More traffic is good news?
In this particular case, maybe.
Just a few weeks after lowering tolls, San Diego’s regional transportation agency tracked an uptick in traffic on the southern end of state Route 125 -- a 10-mile stretch of toll road that cuts through eastern Chula Vista.
The San Diego Association of Governments (SANDAG) also reported a record-setting day Friday with nearly 33,640 trips on the road.
“Last week our average weekday traffic was about 31,500 per day versus 26,500 for the same period last year which is about a 19 percent increase,” Spokeswoman Helen Gao said in an email Monday evening.
SANDAG acquired rights to operate San Diego County’s only toll road after the private company that owned it went bankrupt in 2010 largely because of declining traffic. It was able to lower rates by shifting about $134 million from a project to expand the I-805, which it used to pay down some of the South Bay Expressway’s debt.
The government agency voted in May to lower rates by 25 to 40 percent, hoping to attract motorists. Toll savings for drivers ranges from about 50-cents to $2.75 per trip, depending on congestion on nearby, free alternative routes and payment methods.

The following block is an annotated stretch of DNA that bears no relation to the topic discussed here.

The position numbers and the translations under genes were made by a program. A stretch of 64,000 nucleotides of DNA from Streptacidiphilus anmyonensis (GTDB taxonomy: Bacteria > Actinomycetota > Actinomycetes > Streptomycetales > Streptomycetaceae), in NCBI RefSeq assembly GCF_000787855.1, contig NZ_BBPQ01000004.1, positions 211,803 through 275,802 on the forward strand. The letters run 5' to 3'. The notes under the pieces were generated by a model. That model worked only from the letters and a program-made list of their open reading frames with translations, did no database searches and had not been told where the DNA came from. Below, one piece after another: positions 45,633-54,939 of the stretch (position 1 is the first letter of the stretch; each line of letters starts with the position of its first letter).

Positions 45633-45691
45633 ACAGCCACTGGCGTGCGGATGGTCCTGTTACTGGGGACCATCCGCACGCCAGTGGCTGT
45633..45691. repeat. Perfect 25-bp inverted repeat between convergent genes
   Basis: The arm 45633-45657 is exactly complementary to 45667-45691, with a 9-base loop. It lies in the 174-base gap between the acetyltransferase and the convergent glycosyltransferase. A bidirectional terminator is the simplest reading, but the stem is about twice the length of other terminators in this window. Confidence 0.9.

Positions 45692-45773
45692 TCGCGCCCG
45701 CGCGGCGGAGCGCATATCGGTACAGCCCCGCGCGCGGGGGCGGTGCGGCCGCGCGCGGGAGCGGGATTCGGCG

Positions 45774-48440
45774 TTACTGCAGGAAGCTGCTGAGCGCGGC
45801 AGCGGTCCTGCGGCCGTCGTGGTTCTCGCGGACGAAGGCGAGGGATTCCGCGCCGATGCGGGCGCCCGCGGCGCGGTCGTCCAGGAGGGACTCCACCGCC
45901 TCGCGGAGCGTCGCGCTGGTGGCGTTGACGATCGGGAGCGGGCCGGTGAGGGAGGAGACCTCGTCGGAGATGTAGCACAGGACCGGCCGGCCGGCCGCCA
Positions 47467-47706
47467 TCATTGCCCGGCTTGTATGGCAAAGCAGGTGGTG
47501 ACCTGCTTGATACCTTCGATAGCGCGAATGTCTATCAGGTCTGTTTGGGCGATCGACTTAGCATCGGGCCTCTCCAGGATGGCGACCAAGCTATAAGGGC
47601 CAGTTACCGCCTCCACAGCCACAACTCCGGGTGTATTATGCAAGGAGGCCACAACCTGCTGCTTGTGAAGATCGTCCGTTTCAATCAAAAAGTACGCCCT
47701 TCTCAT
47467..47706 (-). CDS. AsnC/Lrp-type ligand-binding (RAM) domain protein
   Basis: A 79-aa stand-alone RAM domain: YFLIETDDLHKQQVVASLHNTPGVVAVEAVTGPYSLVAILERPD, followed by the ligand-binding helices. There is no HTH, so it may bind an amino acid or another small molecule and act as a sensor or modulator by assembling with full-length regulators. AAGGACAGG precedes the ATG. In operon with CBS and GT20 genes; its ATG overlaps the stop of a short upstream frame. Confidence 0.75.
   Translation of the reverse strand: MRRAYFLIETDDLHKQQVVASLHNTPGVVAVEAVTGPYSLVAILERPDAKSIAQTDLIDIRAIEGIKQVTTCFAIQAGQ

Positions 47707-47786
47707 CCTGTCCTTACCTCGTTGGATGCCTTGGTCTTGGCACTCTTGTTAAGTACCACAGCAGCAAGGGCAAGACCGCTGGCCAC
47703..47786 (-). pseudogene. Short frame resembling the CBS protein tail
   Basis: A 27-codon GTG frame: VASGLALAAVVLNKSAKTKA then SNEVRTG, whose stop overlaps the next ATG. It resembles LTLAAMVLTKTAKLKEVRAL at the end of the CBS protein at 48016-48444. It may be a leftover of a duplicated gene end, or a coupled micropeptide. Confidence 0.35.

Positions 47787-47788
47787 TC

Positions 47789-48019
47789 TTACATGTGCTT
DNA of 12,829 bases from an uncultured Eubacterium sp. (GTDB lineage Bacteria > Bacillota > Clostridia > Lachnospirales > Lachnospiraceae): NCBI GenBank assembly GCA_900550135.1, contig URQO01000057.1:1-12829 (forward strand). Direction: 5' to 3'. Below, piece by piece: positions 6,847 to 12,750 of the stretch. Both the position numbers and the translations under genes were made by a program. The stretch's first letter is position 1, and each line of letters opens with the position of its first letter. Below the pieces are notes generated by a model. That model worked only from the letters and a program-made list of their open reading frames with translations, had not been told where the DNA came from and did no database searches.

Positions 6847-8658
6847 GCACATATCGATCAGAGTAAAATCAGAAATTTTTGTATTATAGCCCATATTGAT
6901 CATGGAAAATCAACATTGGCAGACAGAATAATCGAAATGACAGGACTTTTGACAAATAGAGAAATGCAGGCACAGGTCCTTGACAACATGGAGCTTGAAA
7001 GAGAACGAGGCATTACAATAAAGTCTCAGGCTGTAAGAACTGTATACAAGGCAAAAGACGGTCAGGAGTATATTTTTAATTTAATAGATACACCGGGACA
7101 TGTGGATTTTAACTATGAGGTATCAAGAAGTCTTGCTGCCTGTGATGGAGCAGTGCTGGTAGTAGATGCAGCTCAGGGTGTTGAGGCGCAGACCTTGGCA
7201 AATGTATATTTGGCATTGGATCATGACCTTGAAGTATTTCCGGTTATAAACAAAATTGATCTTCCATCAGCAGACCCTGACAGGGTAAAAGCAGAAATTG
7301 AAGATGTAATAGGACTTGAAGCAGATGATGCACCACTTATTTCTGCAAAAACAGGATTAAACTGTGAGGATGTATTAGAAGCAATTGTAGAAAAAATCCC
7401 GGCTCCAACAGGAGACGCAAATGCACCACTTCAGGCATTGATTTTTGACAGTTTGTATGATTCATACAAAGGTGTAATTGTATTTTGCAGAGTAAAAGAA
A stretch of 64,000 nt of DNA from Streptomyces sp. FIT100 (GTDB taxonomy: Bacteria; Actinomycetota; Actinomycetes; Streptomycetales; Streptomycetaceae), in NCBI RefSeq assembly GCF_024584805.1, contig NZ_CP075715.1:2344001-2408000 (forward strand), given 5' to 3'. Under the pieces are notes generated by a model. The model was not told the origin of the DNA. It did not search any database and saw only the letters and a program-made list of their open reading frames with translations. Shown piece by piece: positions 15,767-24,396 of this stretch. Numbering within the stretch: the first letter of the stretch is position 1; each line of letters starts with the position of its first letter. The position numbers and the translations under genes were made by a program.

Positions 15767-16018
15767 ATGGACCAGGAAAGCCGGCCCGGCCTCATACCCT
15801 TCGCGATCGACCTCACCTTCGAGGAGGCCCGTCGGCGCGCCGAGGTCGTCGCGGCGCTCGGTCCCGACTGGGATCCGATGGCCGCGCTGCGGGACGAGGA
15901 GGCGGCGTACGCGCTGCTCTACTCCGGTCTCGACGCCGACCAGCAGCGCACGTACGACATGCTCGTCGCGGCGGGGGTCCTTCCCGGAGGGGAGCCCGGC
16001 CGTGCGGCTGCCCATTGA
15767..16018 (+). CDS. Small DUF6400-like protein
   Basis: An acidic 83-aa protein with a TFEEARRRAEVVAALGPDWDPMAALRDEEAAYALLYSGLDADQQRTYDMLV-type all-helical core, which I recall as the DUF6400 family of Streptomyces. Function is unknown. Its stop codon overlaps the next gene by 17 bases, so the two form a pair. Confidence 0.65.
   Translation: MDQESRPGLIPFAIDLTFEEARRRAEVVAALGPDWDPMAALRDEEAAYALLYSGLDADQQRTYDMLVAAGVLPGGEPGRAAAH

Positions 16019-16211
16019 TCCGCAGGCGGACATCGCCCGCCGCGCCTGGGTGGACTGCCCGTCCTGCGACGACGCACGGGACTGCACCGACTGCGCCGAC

The tollway extends from the Otay Mesa border crossing north to Route 54 at Jamacha. It also runs parallel to Interstate 805. Regional and local officials hope the 125 can lure drivers away from the 805 to mitigate impacts of heavy traffic there.
Some residents remained skeptical that the slight decrease in price would encourage drivers to use the road more.
“No. It’s still too high. It needs to be 5-cents. I would not drive on it. No, I wouldn’t drive on it for $2.50 either,” Otay resident Leanna Terrell told NBC 7 San Diego in June.
Regional experts see the successful operation of the tollway as a lifeline to growth on Chula Vista’s vast east side. Business at the Otay Ranch Town Center, an upper-end mall in eastern Chula Vista, has languished, but local leaders remain hopeful it will pick-up with the reduced rates.
“With tolls going down and more people using the expressway, more people can visit the Otay Ranch Town Center,” said Cindy Gompper-Graves, the president of the South County Economic Development Council. “As we look forward at development of the University Park and Millenia, all those folks need to have highway access also and the 125 offers that.”
Gompper-Graves added that the road’s extension to Mexico entices commercial developers hoping to bring clientele from south of the border.
SANDAG plans to attract 1 million additional vehicle trips per year.